Today I heard Andy Puddicombe -- the Headspace founder who does the guiding -- talk about how thoughts are like a rainbow. Meaning, they are insubstantial, coming and going, while the "blue sky" of the mind is the ever-present backdrop to thoughts and feelings.
In We Are Not What We Do, Puddicombe says:
Sure, we have responsibility as to whether we choose to engage the thought and take it to the level of speech or action, but a thought is just a thought. It is like a rainbow in the sky... bright, colorful, amazing, inspiring, full of potential and yet, ultimately, there is nothing tangible there at all.
OK. I get his point.
A thought is just electro-chemical reactions. These are tangible. However, given the present state of neuroscience and brain imaging, it usually isn't possible for someone else to delve past the curtain of an individual's subjectivity and comprehend a thought.
(I said "usually," because intriguing research has begun to lift the veil on the general sorts of thoughts that are in a person's mind.)
However, when I pondered what Puddicombe said about thoughts being like a rainbow, I wanted to qualify that blanket statement. In truth, some thoughts are a lot more grounded than others.
Meaning, they point to something actually existent. I think about our dog, Zu Zu. The thought is admittedly intangible. But our dog is very substantial. Here she is, with my wife on a hike in central Oregon.
So a rainbow and our dog both can be seen. Both also can be thought about. But our dog exists whether or not someone is seeing her or thinking about her. A rainbow doesn't. There is nothing substantial at the end of a rainbow, where it seems to touch the ground.
By contrast, where our dog seems to touch the ground, she actually is.
Thus this is why I want to modify Puddicombe's rainbow metaphor. Some thoughts point to objectively existent realities. Other thoughts don't. While all thoughts are insubstantial, some are about tangible truths, and others aren't.
If we don't accept this distinction, we're left in a murky Alice in Wonderland world where "subjectivity" and "objectivity" lose all meaning.
Which brings me out of the realm of meditation and philosophy into politics and policy-making.
A few days ago, after another mass murder by a heavily-armed gunman, this time right here in Oregon, I wrote "More guns, more people killed by guns. It's obvious!" In part I said:
Facts are wonderful things. They can save lives. But this country keeps on ignoring facts about the relationship between gun ownership and gun deaths.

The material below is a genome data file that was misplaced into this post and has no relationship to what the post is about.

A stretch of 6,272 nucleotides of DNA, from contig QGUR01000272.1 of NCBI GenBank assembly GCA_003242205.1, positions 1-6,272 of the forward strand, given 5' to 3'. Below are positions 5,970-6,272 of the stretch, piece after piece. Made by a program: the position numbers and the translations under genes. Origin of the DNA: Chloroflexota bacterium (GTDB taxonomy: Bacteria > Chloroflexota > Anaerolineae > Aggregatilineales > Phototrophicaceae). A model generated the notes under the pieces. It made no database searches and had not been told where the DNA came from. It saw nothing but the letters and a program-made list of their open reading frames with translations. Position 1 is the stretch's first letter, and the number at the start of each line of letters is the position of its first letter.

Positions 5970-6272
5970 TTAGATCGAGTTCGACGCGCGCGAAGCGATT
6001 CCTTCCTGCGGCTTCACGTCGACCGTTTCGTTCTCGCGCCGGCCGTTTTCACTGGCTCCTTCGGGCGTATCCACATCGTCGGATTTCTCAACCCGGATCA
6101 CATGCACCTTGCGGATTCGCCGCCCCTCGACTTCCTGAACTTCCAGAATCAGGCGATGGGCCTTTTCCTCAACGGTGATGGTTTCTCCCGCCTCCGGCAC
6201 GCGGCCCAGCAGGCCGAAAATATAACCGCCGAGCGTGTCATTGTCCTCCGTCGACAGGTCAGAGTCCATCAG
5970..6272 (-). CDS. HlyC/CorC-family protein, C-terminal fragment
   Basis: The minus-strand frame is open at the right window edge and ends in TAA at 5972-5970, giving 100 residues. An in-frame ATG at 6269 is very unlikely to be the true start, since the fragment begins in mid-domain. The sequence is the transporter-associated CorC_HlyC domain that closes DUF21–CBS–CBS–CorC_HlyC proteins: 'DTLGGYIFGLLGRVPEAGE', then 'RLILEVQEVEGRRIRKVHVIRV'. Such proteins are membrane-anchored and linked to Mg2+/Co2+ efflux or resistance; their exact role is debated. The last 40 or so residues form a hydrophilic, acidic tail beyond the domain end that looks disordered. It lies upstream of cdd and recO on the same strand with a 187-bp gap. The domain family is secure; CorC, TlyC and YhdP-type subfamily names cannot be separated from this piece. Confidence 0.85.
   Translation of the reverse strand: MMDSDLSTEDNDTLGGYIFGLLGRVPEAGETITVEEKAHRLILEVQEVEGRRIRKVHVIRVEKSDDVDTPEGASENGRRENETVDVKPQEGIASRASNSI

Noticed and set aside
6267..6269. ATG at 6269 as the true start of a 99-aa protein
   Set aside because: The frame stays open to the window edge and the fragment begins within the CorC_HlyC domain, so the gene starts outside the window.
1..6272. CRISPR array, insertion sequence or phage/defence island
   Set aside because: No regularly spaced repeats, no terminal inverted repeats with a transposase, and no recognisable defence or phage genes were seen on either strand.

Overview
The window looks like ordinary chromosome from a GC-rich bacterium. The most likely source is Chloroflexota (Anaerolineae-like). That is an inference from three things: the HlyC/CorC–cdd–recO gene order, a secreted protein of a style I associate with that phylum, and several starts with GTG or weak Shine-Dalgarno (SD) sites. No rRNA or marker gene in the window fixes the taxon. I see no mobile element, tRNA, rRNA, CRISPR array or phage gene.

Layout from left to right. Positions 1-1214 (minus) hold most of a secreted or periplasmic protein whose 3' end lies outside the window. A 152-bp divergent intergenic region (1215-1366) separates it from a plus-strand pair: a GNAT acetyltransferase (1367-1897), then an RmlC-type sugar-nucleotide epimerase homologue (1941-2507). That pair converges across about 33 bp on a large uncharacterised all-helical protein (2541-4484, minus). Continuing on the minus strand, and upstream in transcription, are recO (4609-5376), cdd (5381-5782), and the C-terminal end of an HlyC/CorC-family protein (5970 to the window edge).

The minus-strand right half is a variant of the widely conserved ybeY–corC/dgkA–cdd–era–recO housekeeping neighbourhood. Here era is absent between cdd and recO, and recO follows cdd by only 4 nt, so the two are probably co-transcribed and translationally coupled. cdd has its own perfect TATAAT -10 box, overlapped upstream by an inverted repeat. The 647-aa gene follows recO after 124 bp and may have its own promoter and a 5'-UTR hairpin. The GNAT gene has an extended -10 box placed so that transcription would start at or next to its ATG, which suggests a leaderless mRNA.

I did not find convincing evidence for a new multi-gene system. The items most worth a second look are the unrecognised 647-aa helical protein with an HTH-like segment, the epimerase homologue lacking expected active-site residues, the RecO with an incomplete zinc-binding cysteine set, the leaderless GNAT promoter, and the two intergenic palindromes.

More guns, more deaths. That's a fact. Guns kill people. The more guns there are, the more people are killed.
Today Vox put up an informative piece, "Gun violence in America, in 17 maps and charts." Here's some of the disturbing key facts.
This led to some interactions with commenters on my blog post and associated Facebook post. It didn't come as a surprise to me that right-wing Tea Party types were dismissive of the facts that I shared.
Understand: they weren't my facts. They didn't reflect my personal thoughts.
They came from respected authorities who make it their business to keep track of statistics about gun ownership and gun deaths in various countries around the world, and various states in this country.
Yes, in a way every statement of a fact can be viewed as an insubstantial thought. This seems to be how those aforementioned conservative gun lovers saw my blog post: as an evanescent rainbow, intangible, insubstantial, inconclusive.
One local right-winger told me that he and I could talk forever about whose facts were right. I told him, no, you're wrong. We could honestly and openly examine those various facts. Then, some facts would turn out to be true and some wouldn't.
This reflected my proud liberal/progressive view that, as the saying goes...
Such seems unarguable to me. But, man, arguing with right-wing Tea Party types about gun violence sure leads me to believe that they would argue with the seemingly clear distinction between opinion and fact.
Which is a rainbow sort of worldview. Everybody has a different perspective on reality. What seems to exist from one standpoint doesn't exist from another standpoint. There is no way to decide which is more true: "More guns means more gun deaths" or "More guns means fewer gun deaths."
Yet actually, there is a way to arrive at the truth. This is the promise of science and the scientific method.
We aren't doomed to live in a world of truthiness, rather than truth. Thoughts may be mostly intangible, but reality isn't. Some thoughts are more true than others.